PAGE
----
United States District Court, S.D. Illinois
MEMORANDUM AND ORDER
M. YANDLE UNITED STATES DISTRICT JUDGE
before the Court is Defendant Alan Campbell's Motion to
Dismiss Pursuant to F.R.C.P. 12(b)(6) (Doc. 8).
Plaintiff Shelter Mutual Insurance Co.
(“Shelter”) responded (Doc. 15). For the
following reasons, the Motion is DENIED.
declaratory judgment action arises from an incident which
took place on May 24, 2016 (Doc. 1 ¶ 7). On that date,
Jerry Knobeloch went to 115 East 2nd Street, Centralia, IL,
to help Campbell start the engine of his motor home (Doc. 1
¶ 7). Campbell tried to get the engine to start by
pouring gasoline into the carburetor (Doc. 1 ¶ 13). The
gasoline exploded in a burst of flames (Doc. 1 ¶ 13). As
a result, Knobeloch sustained burns (Doc. 1 ¶ 13).
time of the incident, Campbell had several insurance policies
from Shelter, including: automobile, homeowners, and general
liability (Doc. 1 ¶ 1). On August 3, 2016, as a result
of his injuries, Knobeloch sued Campbell in state court for
negligence (Doc. 1 ¶ 12). Shelter accepted defense of
the claim under Campbell's auto policy (Doc. 1 ¶
December 12, 2016, counsel for Knobeloch, through written
correspondence, asserted that in addition to Campbell's
auto policy, Campbell's homeowners and general liability
policies cover the underlying litigation (Doc. 1 ¶ 21).
The correspondence served as a demand for coverage in an
amount exceeding Campbell's auto policy limits, should
Knobeloch's civil action prevail (Doc. 1 ¶ 21).
maintains that the terms of the homeowners policy issued to
Campbell expressly exclude damages arising from “the
ownership, maintenance, operation, use or entrustment,
” of “land motor vehicles” or
“motorized vehicles” (Doc. 1 ¶¶ 23-32).
Similarly, Shelter contends there is an exclusion for
injuries arising out of the ownership, or maintenance of an
automobile, owner or operated by any insured under
Campbell's general liability policy (Doc. 1 ¶ 30).
On April 21, 2017, Shelter filed a two-Count Complaint with
this Court, seeking a declaration that it has no duty to
defend or indemnify Campbell under the homeowners and general
liability policies (Doc. 1 ¶ 1).
survive a Rule 12(b)(6) motion to dismiss, the Complaint must
give enough factual information to “state a claim to
relief that is plausible on its face.” Bell Atl.
Corp. v. Twombly, 550 U.S. 544, 547 (2007). Relative to
the claim in this case, an insurer's duty to defend is
determined by comparing the allegations in the underlying
Complaint to the relevant provisions of the insurance policy.
Health Care Indus. Liab. Ins. Program v. Momence Meadows
Nursing Ctr., Inc., 566 F.3d 689, 694 (7th Cir. 2009).
“An insurer is obligated to defend its insured if the
underlying complaint contains allegations that potentially
fall within the scope of coverage.” Gen. Agents
Ins. Co. of Am., Inc. v. Midwest Sporting Goods Co., 828
N.E.2d 1092, 1098 (2005).
insurer may refuse to defend only if “it is clear from
the face of the underlying complaint that the allegations set
forth in the complaint fail to state facts that bring the
case within, or potentially within, the coverage of the
policy.” Id. at 360. Whether an insurer's
indemnity obligation is premature depends on whether it has
been determined that the insurer is liable to someone,
subject to court's discretion, when asking for
declaratory relief. Bankers Trust v. Old Republic Ins.
Co., 959 F.2d 677, 680 (7th Cir. 1992).
Campbell contends that Plaintiff's request for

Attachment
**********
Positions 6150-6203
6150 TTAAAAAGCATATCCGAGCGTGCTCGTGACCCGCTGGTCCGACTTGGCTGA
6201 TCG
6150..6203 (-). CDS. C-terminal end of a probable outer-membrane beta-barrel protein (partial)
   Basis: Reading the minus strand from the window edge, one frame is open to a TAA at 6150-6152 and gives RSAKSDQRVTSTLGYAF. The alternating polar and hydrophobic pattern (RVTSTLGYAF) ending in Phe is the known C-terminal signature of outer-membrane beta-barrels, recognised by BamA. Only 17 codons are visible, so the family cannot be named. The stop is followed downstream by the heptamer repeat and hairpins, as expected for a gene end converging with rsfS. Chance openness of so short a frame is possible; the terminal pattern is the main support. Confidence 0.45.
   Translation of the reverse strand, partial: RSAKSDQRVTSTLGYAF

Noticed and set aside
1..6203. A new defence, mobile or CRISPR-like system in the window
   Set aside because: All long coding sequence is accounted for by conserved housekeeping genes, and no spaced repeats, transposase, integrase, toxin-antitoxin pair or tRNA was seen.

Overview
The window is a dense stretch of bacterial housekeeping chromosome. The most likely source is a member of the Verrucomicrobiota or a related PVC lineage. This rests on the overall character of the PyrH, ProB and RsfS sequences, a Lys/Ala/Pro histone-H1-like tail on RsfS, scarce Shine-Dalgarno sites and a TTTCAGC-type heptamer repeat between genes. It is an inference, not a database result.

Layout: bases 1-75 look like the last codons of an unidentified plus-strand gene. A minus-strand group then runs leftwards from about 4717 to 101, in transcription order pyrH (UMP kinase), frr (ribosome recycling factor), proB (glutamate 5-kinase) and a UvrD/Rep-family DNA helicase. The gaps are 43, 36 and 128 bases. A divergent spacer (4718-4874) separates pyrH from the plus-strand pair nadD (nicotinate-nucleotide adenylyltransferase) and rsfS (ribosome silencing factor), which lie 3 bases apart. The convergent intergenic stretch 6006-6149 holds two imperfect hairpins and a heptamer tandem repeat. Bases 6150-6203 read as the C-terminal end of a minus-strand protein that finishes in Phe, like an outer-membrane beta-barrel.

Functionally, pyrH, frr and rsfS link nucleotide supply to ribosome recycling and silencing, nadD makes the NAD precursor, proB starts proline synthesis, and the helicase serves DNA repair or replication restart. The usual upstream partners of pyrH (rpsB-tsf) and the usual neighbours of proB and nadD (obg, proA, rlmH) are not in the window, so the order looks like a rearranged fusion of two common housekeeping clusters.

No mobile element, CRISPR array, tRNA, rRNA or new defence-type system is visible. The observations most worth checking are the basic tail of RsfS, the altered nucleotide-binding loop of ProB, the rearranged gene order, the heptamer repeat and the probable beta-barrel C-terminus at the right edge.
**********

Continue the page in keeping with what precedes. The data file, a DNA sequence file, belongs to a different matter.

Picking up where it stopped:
declaratory judgment is moot, abstract, advisory, and as
such, should be denied. He relies on a variety of cases to
support his contentions. First, Campbell cites Aetna Life
Ins. Co. v. Haworth, 57 S.Ct. 461, 81 L.Ed. 617 (1937).
In Aetna, the insurance company sought a declaratory
judgment where there was no underlying litigation. The
“[…] sole object of [the] proceeding [was] to
furnish plaintiff an opportunity to establish […] its
alleged defense to such anticipated litigation
[…]” Id. at 697. Here, however, there
is a justiciable underlying civil action in State court.
Moreover, Knobeloch has notified Shelter that he is seeking
payment for his damages from Campbell's homeowners and
general liability policies, in addition to his auto policy.
Knobeloch's demand seeks monetary damages that exceed his
auto policy limits.
also cites Atlanta Intern. Ins. Co. v. Atchison, Topeka
and Santa Fe Ry. Co., 938 F.2d 81 (7th Cir. 1991), in
which the Seventh Circuit upheld the dismissal of a
declaratory judgment action, for lack of subject matter
jurisdiction. The trial court had entered judgment against
the insured for Sherman Act violations; however, no payment
had been demanded from the insurance company at the time
judgment was entered. Id. at 83. In other words, the
insurer sought a declaratory judgment based on the
potential that the prevailing parties would demand
payment from them. Id. at 83. Again, this case is
distinguishable as Shelter's claim involves an actual
case and controversy.
other cases cited by Campbell also provided no support for
his contentions. For example, Campbell relies on Zessar
v. Keith, 536 F.3d 788 (7th Cir. 2008) for the
proposition that Shelter's request for a declaratory
judgment is moot. In Zessar, the court concluded
that an amendment to a relevant statute rendered the issue
before it moot. As such, Zessar has no bearing on
the issues presented here. Similarly, Campbell cites
Johnson-Kennedy Radio Corp. v. Chicago Bears Football
Club, Inc., 97 F.2d 223 (7th Cir. 1938) - a case in
which the plaintiff requested an injunction where no
underlying case or controversy existed. Id. at 224.
correctly points out that once they were put on notice that
their insured was being sued, and that Knobeloch was filing a
claim under Campbell's homeowners and general liability
policies in addition to his auto policy, they were required
either defend Campbell under a reservation of rights or to
seek a declaration of ...